Morgridge Match creates Faculty Fellowship in Art History

The UW–Madison Department of Art History, founded in 1925, announces the creation of an endowed faculty fellowship that signals the department’s strong commitment to faculty excellence as it sets the stage for the next century. The Howard and Ellen Louise Schwartz Faculty Fellowship in Islamic Art and Architecture, awarded to professor Jennifer Pruitt, was created through a generous gift from Ellen Louise Schwartz, as well as a gift from the Art History Board of Visitors, and doubled through a “Morgridge Match” made possible by John and Tashia Morgridge. The funding of positions through endowments allows the department to not only sustain itself in times of crisis, like budget cuts due to financial collapse and pandemics, but to thrive for many years to come.

“With this generous gift, Ellen Louise Schwartz has opened the door to expanding a fascinating field of inquiry in the Department of Art History. The study of Islamic art and architecture shines light on civilizations both ancient and contemporary, strengthening UW’s reputation as a powerhouse of intellectual and cultural history,” says Associate Dean for Arts and Humanities Susan Zaeske.

Ellen Louise Schwartz has been an enthusiastic supporter of the department for years, establishing the Howard S. Schwartz Memorial Annual Lecture Series in honor of her late husband. An avid traveler throughout the Middle East, Schwartz was a frequent auditor of Pruitt’s courses on Islamic art. Unable to travel due to the COVID-19 pandemic, Schwartz found herself in a position to contribute further to the department. Her generous lead gift was inspired, in part, by the courses she took and the conversations she enjoyed with Pruitt about their mutual love of medieval Cairo.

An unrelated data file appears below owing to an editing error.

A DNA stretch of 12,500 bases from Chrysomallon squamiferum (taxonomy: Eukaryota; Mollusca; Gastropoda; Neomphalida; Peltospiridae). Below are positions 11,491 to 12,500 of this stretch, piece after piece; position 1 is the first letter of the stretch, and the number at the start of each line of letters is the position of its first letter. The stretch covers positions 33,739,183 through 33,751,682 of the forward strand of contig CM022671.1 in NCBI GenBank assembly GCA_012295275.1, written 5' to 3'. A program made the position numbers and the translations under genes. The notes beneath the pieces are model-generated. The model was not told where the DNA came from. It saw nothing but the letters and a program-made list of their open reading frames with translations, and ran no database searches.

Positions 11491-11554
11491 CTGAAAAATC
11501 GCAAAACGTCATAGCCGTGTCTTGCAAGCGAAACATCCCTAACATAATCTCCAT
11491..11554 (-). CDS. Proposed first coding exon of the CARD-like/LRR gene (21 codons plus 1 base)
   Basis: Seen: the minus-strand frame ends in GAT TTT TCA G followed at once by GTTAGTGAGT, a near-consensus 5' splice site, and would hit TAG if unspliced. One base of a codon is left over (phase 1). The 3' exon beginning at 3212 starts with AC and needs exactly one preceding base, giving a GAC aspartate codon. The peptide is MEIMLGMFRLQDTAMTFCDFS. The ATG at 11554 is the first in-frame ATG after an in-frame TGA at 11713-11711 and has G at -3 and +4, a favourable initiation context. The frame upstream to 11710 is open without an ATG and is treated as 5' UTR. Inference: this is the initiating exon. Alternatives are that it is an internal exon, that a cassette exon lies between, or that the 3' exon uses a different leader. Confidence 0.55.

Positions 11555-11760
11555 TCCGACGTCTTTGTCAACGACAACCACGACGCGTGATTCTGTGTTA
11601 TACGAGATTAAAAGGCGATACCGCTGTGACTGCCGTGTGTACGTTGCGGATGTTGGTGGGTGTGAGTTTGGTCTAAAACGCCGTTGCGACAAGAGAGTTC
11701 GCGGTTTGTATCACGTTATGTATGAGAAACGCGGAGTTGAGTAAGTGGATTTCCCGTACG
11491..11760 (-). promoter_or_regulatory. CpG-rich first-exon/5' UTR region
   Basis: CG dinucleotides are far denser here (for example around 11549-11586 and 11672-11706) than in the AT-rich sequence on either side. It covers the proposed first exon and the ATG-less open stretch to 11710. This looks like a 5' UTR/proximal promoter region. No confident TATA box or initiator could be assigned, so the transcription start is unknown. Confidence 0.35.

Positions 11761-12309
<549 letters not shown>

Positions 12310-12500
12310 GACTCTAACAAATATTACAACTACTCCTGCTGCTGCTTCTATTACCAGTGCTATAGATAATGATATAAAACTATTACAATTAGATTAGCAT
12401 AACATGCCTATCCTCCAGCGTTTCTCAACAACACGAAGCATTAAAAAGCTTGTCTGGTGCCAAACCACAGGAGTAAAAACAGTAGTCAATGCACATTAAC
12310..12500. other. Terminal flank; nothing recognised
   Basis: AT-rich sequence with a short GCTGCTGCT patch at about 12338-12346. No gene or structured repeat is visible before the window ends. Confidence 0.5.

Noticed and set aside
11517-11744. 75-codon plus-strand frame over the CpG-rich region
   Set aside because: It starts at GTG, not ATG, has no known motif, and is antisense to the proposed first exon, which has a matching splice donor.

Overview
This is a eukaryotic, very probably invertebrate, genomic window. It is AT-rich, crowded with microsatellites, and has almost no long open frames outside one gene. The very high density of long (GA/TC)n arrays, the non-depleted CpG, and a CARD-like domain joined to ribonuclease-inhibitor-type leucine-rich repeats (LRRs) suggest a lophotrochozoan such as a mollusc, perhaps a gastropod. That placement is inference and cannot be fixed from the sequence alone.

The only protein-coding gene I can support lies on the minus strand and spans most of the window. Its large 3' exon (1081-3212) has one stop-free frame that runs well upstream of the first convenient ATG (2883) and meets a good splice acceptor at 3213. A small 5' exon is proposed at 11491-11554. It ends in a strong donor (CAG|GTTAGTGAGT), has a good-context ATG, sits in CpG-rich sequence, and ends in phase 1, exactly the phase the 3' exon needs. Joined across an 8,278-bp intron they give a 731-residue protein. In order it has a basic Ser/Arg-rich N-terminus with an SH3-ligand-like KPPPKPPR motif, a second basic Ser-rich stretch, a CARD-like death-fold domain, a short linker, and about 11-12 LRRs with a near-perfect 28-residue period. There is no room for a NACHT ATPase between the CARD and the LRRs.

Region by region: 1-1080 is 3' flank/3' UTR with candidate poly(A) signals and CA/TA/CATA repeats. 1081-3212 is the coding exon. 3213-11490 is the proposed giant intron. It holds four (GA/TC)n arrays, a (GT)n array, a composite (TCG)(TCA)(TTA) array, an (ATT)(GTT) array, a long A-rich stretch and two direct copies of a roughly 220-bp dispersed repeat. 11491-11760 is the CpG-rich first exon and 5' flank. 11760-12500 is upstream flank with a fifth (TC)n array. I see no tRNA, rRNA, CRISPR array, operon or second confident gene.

“I was delighted and humbled to learn that Ellen Louise Schwartz will be endowing a position in Islamic Art and Architecture,” Pruitt says. “I cannot emphasize how transformational this funding will be for my research. It will allow me to develop my new projects on contemporary architecture in the Arabian Gulf and continue my research in medieval Cairo.”

In addition, Pruitt says, she is looking forward to continuing many conversations about Islamic architecture with Schwartz.

A history major herself, Schwartz has said she feels strongly about the ability of art and history to connect us to the past.

“History has the ability to let us know what people thought of life,” she says.

The faculty fellowship would not have been possible without the support of Board of Visitors members Joe Ruzicka, Joan Mirviss, Dan Erdman, and emerita professor Suzy Buenger. The Board of Visitors works to raise money for the department and as advocates to university administration. Ruzicka has said that the Board of Visitors was founded to “continue the value system of service and humility” that he learned while an undergraduate at UW–Madison. The members of the Board of Visitors also volunteer their time to the department and one of their main goals, post-Covid travel restrictions, is to engage current art history students in professional development workshops.

“Endowed professorships help take some pressure off professors, who have to write grants for travel and publishing for projects, and takes pressure off of the department,” says Buenger.

In addition, endowed positions provide departments more freedom to support their students, who in turn can give back after graduation, supporting more topic areas in the department and strengthening research programs for years to come.